GlaxoSmithKline Submits Malaria Vaccine for EU ReviewBy
GlaxoSmithKline (GSK) has submitted a regulatory application to the European Medicines Agency (EMA) for its malaria vaccine candidate, RTS,S.
The submission will follow the Article 58 procedure, which allows the EMA to assess the quality, safety, and efficacy of a candidate vaccine, or medicine, manufactured in a European Union (EU) member state, for a disease recognized by the World Health Organization (WHO) as of major public health interest, but intended exclusively for use outside the EU. This assessment is done by the EMA in collaboration with the WHO and requires products to meet the same standards as vaccines or medicines intended for use in the EU. Eligibility for the application was granted by the Committee for Medicinal Products for Human Use after agreement from WHO that RTS,S met criteria for such an evaluation.
RTS,S is intended exclusively for use against the Plasmodium falciparum malaria parasite, which is most prevalent in sub-Saharan Africa (SSA). Around 90% of estimated deaths from malaria occur in SSA, and 77% of these are in children under the age of five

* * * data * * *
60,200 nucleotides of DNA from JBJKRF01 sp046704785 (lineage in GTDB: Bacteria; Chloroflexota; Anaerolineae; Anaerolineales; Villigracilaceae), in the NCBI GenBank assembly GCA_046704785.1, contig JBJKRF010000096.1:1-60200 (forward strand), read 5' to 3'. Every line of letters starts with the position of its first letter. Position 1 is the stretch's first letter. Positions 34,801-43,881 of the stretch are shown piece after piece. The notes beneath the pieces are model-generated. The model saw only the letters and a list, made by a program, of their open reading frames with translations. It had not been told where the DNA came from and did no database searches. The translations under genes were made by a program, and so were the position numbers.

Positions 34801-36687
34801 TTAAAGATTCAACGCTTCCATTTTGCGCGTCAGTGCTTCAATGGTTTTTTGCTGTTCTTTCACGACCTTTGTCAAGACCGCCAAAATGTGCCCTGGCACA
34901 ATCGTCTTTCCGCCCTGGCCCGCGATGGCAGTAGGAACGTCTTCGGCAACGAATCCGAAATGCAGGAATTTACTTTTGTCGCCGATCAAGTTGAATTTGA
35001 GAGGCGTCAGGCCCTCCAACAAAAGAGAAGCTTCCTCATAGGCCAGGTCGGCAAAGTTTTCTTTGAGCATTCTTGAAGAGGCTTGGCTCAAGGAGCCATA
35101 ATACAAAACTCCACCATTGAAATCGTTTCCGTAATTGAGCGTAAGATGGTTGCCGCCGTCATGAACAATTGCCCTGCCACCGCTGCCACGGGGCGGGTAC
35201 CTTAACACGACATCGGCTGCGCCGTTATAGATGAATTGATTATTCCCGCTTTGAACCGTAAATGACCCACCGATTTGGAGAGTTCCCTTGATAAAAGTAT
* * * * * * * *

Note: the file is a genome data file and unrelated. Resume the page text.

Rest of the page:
The EMA submission is the first step in the regulatory process toward making the RTS,S vaccine candidate available as an addition to existing tools currently recommended for malaria prevention. An effective vaccine for use alongside other measures such as bednets and anti-malarial medicines would represent a advance in malaria control. To-date there is no licensed vaccine available for the prevention of malaria.
If a positive opinion from the EMA is granted, the WHO has indicated a policy recommendation may be possible by end of 2015. A policy recommendation is a formal review process by WHO designed to assist in the development of optimal immunization schedules for diseases that have a global public health impact, such as malaria.
A positive opinion from the EMA would also be the basis for marketing authorization applications to National Regulatory Authorities (NRAs) in SSA countries. A review by a European medicines agency is required by the majority of African countries prior to registration of a medicinal product manufactured in Europe. If positive, these regulatory decisions would help pave the way toward the large-scale implementation of the vaccine through African national immunization programs.
GSK has taken the lead in the overall development of RTS,S and has invested more than $350 million to date and expects to invest a further $260 million until development is completed. With more than $200 million in grant monies from the Bill & Melinda Gates Foundation, the PATH Malaria Vaccine Initiative contributes financial, scientific, managerial, and field expertise to the development of RTS,S.
GSK has committed that the eventual price of RTS,S will cover the cost of manufacturing the vaccine together with a small return of around 5% that will be reinvested in research and development for second-generation malaria vaccines, or vaccines against other neglected tropical diseases.